Improving the Compositions of Students with Learning Disabilities Using a Strategy Involving Product and Process Goal Setting

By Graham, Steve; MacArthur, Charles et al. | Exceptional Children, February 1992 | Go to article overview

Improving the Compositions of Students with Learning Disabilities Using a Strategy Involving Product and Process Goal Setting


Graham, Steve, MacArthur, Charles, Schwartz, Shirley, Page-Voth, Victoria, Exceptional Children


In recent years, one of the most influential conceptualizations of the process of composing is that writing is a problem-solving task (Flower & Hayes, 1977). Most writing tasks that children are assigned in school, however, can best be described as ill-defined problems; the rules, or methods, for completing the task are often unclear to students and they may have no systematic way to tell whether a particular solution is correct. Two strategies that can be helpful in working with ill-defined problems are to break the problem into several subproblems or add more structure to the situation. To illustrate the first procedure, a writing assignment might be subdivided into several subproblems: (a) planning what to say in advance, (b) writing the paper, and (c) polishing it by making final changes. By treating the problem as several subproblems, students find it less overwhelming.

The second procedure involves limiting or restricting the possible solution to the problem. For example, a writer could conduct a means-ends analysis figuring out what the final form of the paper will look like (product goals) and the means that will be used to reach the selected "ends" (process goals). By adding more structure to the problem, it becomes better defined and more manageable.

In the present study, students with learning disabilities, who were poor writers, were taught to use a planning and writing strategy based on both procedures. The strategy was structured around a means-ends analysis; the student set product goals for what the paper would accomplish and contain and further articulated process goals for how this would be accomplished. The writing task was also broken down into several related subproblems designed to facilitate accomplishment of the goals:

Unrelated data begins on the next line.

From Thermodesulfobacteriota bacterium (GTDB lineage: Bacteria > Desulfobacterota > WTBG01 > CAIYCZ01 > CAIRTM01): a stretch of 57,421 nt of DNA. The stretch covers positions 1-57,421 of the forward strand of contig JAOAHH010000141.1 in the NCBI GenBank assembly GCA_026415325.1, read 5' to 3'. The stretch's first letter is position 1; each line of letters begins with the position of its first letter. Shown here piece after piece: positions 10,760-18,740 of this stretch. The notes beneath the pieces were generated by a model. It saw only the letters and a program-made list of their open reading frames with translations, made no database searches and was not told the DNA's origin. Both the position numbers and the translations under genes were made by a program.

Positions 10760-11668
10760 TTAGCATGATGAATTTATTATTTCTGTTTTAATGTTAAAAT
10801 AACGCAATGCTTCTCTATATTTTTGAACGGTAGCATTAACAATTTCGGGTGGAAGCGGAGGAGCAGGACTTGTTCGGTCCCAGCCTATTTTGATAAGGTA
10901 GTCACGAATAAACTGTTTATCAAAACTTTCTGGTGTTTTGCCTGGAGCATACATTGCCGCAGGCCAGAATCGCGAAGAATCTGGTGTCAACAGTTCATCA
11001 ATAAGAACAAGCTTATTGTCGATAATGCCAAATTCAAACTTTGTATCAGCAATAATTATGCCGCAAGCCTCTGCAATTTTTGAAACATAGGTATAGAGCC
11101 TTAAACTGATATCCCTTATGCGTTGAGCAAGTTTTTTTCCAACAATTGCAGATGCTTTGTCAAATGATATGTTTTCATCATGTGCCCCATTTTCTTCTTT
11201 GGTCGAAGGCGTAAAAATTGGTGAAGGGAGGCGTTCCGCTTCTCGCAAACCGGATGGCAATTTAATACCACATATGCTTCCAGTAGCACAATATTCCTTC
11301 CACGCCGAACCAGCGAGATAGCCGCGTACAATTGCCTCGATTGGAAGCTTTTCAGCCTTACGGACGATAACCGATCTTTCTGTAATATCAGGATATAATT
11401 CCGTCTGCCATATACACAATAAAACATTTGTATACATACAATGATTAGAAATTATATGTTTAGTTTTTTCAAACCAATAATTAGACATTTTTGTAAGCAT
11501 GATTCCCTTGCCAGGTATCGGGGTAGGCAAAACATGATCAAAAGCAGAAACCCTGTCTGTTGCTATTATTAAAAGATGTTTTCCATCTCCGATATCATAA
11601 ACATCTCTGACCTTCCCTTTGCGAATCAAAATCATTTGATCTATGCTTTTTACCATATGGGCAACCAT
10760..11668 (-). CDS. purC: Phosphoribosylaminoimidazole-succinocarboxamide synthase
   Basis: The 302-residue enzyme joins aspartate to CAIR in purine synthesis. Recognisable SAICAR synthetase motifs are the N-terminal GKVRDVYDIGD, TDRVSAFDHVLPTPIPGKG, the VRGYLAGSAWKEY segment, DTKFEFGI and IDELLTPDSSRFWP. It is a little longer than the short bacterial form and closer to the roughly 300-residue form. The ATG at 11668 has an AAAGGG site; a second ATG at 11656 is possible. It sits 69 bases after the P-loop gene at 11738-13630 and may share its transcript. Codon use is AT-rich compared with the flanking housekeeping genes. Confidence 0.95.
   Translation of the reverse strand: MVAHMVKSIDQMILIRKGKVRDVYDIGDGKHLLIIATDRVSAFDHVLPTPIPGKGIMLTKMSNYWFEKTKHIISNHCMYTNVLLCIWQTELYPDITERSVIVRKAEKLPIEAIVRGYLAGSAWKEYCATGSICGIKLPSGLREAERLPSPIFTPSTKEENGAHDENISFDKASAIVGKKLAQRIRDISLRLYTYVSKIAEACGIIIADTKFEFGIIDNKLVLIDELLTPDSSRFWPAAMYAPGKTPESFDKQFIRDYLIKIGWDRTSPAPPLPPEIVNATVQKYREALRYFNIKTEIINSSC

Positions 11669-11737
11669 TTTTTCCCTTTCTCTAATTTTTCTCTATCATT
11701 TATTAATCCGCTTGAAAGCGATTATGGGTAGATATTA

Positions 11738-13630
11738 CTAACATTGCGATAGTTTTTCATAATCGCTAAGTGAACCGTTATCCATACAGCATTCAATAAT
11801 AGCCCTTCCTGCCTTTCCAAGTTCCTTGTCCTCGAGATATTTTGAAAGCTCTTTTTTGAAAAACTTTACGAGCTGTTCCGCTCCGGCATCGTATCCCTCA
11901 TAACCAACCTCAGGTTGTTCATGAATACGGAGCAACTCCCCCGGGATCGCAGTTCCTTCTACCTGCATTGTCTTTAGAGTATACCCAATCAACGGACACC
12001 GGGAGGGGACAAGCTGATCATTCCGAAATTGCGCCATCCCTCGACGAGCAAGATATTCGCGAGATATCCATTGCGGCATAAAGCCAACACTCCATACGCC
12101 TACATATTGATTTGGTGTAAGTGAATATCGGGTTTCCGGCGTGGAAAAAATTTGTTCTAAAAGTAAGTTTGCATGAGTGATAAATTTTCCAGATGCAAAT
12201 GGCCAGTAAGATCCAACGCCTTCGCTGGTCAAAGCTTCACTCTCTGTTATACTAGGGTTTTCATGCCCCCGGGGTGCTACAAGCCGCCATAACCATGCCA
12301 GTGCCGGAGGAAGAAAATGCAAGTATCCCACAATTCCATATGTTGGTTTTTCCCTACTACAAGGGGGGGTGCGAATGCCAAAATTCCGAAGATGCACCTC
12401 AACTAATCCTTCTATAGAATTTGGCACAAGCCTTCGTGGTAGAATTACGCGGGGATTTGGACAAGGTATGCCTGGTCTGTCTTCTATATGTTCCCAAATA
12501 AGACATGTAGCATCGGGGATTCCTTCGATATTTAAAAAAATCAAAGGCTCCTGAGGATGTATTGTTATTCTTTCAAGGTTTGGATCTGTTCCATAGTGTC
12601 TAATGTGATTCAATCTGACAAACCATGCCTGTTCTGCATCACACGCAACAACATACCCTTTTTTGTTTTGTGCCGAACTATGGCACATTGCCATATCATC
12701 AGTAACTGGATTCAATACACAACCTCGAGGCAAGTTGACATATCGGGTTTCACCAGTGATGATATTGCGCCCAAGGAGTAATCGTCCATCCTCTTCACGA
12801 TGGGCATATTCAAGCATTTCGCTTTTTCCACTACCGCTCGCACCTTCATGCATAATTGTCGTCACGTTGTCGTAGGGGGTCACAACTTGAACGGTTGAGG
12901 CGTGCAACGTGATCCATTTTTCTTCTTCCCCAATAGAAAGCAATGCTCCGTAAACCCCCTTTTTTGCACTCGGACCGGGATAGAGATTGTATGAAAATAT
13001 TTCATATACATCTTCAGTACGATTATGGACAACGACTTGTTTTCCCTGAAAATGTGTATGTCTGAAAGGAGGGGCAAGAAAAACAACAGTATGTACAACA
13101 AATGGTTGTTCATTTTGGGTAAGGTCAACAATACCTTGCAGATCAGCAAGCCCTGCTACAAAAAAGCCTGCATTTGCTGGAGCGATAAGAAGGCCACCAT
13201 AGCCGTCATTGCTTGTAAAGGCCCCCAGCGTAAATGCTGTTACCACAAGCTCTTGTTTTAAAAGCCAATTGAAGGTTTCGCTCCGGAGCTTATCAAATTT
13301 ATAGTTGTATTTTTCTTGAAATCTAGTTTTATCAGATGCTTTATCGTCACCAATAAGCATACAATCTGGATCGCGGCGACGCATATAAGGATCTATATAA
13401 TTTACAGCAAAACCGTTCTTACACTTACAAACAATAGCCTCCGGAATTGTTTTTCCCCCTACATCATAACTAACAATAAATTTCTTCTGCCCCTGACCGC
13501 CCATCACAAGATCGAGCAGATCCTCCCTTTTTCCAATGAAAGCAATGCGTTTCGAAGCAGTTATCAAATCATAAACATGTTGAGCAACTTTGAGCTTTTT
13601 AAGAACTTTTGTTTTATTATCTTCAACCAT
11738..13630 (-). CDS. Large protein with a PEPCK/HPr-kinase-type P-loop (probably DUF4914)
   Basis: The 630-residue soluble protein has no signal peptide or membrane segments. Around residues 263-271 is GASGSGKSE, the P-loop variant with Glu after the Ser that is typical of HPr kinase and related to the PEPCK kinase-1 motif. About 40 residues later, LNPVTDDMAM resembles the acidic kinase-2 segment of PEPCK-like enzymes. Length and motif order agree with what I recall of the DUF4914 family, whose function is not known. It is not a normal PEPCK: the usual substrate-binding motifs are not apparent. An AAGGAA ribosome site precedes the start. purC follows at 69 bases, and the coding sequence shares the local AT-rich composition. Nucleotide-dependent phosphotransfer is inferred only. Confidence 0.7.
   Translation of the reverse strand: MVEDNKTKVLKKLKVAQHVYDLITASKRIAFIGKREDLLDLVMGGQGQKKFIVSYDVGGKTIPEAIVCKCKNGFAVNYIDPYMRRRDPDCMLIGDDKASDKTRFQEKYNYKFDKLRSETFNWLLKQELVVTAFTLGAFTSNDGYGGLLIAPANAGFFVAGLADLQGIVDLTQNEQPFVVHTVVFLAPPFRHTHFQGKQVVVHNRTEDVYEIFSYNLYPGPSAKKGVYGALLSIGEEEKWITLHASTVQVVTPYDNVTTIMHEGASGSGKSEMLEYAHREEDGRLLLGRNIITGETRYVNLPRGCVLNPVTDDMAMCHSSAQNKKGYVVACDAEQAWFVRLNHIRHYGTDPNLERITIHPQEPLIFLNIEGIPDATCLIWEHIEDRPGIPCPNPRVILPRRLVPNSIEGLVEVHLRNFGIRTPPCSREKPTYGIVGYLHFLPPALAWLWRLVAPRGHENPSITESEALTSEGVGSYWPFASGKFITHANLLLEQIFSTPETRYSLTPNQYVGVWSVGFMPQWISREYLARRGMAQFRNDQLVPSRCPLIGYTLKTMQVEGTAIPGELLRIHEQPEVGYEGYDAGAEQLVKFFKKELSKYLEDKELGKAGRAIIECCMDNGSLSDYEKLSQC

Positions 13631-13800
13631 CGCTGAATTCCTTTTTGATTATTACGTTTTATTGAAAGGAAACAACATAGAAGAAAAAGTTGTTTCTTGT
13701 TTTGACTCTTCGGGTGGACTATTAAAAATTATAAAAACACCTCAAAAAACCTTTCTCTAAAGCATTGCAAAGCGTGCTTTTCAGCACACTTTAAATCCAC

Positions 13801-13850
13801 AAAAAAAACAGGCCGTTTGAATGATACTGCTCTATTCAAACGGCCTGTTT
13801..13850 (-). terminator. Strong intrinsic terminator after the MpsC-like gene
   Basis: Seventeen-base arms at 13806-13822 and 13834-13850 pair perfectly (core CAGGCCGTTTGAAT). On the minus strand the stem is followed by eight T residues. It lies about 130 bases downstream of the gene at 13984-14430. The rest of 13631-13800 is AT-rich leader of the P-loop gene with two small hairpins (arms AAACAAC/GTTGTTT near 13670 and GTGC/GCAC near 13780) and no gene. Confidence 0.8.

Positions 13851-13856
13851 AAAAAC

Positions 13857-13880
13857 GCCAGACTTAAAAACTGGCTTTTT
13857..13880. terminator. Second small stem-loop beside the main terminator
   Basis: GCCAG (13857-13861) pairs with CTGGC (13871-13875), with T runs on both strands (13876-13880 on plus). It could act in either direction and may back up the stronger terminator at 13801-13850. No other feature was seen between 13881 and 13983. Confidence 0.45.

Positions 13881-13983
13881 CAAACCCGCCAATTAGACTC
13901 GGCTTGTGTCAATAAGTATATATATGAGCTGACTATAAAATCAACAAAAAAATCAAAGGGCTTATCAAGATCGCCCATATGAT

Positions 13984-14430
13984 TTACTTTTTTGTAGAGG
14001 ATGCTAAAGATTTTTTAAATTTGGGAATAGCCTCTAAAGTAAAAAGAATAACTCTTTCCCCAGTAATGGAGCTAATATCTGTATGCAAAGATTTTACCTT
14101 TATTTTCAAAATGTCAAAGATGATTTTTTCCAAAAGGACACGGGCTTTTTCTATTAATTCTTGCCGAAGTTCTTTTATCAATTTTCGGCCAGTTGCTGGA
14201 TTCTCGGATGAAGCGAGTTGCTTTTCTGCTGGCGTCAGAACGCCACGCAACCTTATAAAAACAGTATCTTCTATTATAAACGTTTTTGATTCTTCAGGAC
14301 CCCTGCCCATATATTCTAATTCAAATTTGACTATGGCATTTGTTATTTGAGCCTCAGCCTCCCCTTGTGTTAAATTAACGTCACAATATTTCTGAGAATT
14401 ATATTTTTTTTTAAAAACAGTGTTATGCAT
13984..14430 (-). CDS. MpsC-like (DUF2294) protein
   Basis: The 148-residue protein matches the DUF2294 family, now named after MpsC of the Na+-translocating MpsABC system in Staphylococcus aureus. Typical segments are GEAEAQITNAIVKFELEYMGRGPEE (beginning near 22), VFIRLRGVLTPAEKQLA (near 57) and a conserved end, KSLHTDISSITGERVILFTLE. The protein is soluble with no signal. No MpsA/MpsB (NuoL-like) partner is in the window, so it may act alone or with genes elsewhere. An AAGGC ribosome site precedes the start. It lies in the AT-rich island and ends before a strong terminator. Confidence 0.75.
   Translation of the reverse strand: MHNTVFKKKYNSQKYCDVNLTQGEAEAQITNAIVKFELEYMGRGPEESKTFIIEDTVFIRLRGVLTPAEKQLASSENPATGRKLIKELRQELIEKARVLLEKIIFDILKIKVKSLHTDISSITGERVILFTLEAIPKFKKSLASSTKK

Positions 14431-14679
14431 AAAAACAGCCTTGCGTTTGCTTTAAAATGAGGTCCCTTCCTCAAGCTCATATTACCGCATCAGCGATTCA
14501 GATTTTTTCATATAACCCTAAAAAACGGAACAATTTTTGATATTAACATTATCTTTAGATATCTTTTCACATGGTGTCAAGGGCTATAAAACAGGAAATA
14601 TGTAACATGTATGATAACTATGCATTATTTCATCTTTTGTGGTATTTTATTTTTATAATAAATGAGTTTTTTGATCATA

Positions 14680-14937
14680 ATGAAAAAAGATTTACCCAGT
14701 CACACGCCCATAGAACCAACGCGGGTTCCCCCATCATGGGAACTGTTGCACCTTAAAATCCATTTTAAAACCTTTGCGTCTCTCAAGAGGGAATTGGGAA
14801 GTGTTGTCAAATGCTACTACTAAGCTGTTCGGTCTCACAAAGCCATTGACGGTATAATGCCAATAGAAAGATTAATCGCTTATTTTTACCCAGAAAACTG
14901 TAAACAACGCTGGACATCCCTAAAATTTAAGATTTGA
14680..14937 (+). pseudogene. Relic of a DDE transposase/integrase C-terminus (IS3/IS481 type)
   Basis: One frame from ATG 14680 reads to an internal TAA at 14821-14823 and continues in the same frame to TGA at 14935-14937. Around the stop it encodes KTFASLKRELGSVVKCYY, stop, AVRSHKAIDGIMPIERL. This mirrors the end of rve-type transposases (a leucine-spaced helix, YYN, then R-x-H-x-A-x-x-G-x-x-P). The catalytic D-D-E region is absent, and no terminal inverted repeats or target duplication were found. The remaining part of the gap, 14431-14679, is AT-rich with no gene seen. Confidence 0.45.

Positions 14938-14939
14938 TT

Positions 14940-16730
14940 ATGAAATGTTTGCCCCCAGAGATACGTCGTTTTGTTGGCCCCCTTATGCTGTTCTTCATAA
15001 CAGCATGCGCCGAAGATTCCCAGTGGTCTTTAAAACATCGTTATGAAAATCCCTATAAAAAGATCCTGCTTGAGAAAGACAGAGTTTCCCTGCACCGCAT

* Generate product and process goals.

* Develop notes.

* Organize notes.

* Write and continue planning.

* Evaluate success in obtaining goals.

A strategy of this nature should be particularly effective with students with learning disabilities for several reasons. First, goal-setting is not only a critical component of effective writing (Hayes & Flower, 1986), but the beneficial effects of setting goals on task performance is one of the most robust and replicable findings in psychological research (Locke, Shaw, Saari, & Latham, 1981). Goals affect students' performance by influencing what is attended to, mobilizing effort, increasing persistence, and motivating the development and use of strategies for accomplishing the target goals. Thus, goal setting appears to be especially beneficial for students with learning disabilities, who are often described as unable or unwilling to make active academic responses and deficient in strategy deployment (Harris, 1982).

A second reason that the strategy should be successful is that is provides students with a mechanism for executing and managing many of the mental operations considered important to planning and writing text (Graham & Harris, 1989a). Specifically, students set goals aimed at generating, framing, and planning text; and the strategy provides a mechanism for regulating the writing process. Students with learning disabilities often have difficulty with each of the processes. In terms of content generation, these students do not appear to be especially successful in employing strategies for self-directed memory search. Thomas, Englert, and Gregg (1987) found that students with learning disabilities were unable to produce multiple written statements about familiar topics, whereas others (Graham, 1990; MacArthur & Graham, 1987) have noted that students with learning disabilities possess much more knowledge than is reflected in their written products.

Students with learning disabilities also appear to have some difficulty in using genre-specific knowledge to retrieve and frame relevant information. they frequently fail to include critical elements such as how a story ends (Graham & Harris, 1989b; Nodine, Barenbaum, & Newcomer, 1985) or the premise and conclusion to their essays (Graham, 1990). …

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